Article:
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Nigerian Designer Cynthia Abila from LFW Wants to Help Women Embody their Ethnicity by being a Feat of Sustainability

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Only late last year did the fashion doors at Balmoral palace close. The event championed and continues to champion the discovery of talented green designers, and encourages other designers to create social, economic, and environmentally sustainable designs. Cynthia Abila was part of the showcase, and according to the creative director, it was their third runway exhibition since the inception of the brand, and a breath of fresh air from the Covid-19 pandemic restrictions, especially the lockdown. 

Not only was the showcase a really good way to present their new colourful collection, she stated that it was also a pad given to the brand, geared towards further exposure to the National and international fashion community.

As a fashion platform that pilots the Nigerian and African fashion industry; by convening buyers, consumers, investors and the media to witness collection drops of designers, LFW has been impactful for many brands, one of which is Cynthia Abila. She spoke to the Moda Culture about how impactful the show has been on the brand. 

“The impact has been very positively energising. It welcomed many accolades in fashion magazines and opened more doors to new stockists and potential partners. Generally, it was widely accepted and this made us appreciate how far we have come as a brand though we are still a work in progress.”

Cynthia Abila

Anyway, we know that the conversations around fashion have gone beyond press, design, product drops, exhibitions, supply chains, creating hems, tailoring fabrics, and mending fits, with all these contributing exponentially, to over 10 per cent of the global carbon emissions, and 21 billion tons of waste each year. A new conversation exists that suggests that fashion should be able to tailor and amend, fabric piece by fabric piece, the remains of our dying ecosystem. 

Cynthia Abila SS22

It’s a fashion philosophy — now a movement — that lingers on right production practice, optimum working conditions, and fair-trade, while hitting heavily on recycling, upcycling, thrifting, sharing, renting, and eco-friendly/green fashion.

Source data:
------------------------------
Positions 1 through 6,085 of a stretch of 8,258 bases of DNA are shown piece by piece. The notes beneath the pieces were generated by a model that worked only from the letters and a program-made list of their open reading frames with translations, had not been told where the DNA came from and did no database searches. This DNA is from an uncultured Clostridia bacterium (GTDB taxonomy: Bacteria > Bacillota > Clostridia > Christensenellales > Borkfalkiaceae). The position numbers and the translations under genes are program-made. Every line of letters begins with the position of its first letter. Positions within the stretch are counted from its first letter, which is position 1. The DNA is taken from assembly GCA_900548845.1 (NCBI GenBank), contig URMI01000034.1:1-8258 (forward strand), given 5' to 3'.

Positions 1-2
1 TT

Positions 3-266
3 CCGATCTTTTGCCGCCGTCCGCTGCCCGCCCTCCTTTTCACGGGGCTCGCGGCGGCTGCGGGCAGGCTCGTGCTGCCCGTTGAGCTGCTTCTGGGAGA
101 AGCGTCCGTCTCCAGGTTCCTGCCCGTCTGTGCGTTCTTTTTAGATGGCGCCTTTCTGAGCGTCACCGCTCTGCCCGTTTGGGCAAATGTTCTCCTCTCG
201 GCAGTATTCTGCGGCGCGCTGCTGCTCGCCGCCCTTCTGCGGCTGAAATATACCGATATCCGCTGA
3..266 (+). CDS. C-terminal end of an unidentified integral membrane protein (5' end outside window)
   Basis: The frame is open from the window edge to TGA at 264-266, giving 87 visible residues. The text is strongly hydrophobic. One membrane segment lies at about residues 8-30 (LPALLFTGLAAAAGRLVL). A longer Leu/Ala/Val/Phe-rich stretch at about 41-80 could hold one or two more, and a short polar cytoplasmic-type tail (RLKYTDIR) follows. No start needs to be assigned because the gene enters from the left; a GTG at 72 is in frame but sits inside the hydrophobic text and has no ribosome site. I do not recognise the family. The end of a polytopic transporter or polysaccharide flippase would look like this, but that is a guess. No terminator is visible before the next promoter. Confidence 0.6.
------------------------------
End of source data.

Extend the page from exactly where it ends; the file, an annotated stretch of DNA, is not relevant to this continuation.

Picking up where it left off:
Cynthia Abila SS22

Our plans for 2022 will be approached in diverse ways. First, from the business perspective, we will strategically position set goals that are smart, focused, specific and realistic towards being a global ethical and sustainable fashion brand.

Cynthia Abila

Cynthia has been opting for second-hand and eco-friendly clothing in an effort to fulfil their altruistic intentions and our environmental needs. Her last collection proves it. It featured a properly cut-out, layered, and degradable raffia fringe dress, hand beads (done by local artisans), and her signature ‘agwu’ prints — centuries-old techniques of handmade fabric production. 

Cynthia Abila SS22

Each piece, like every Cynthia Abila’s fit ever made, was unique, stunning, revering, and dialogued with culture. The label is apparently planning a release of passion, culture, remembrance and empowerment, all these elements are to be translated in new sets of designs for 2022. 

Cynthia Abila SS22

Fashionably, the brand is culturally expressive but distinct in style, the new pieces will depict a bold free expression of the Cynthia Abila woman in a way she desires to be remembered making sure none of her elements is silenced.

Cynthia Abila

Read the full interview in Moda Culture April – June 2022 digital issue.

Moda Culture April - June 2022 Cover

Tap Here to Purchase a Copy.


Elvis Osifo is a culture and lifestyle Editor, proficient in investigative journalism and curating relevant as well as engaging web contents. He is opportune to use his platform as an editor, writer and contributor to a number of publications as a voice of love, acceptance and inclusivity in Africa, and to Africans.

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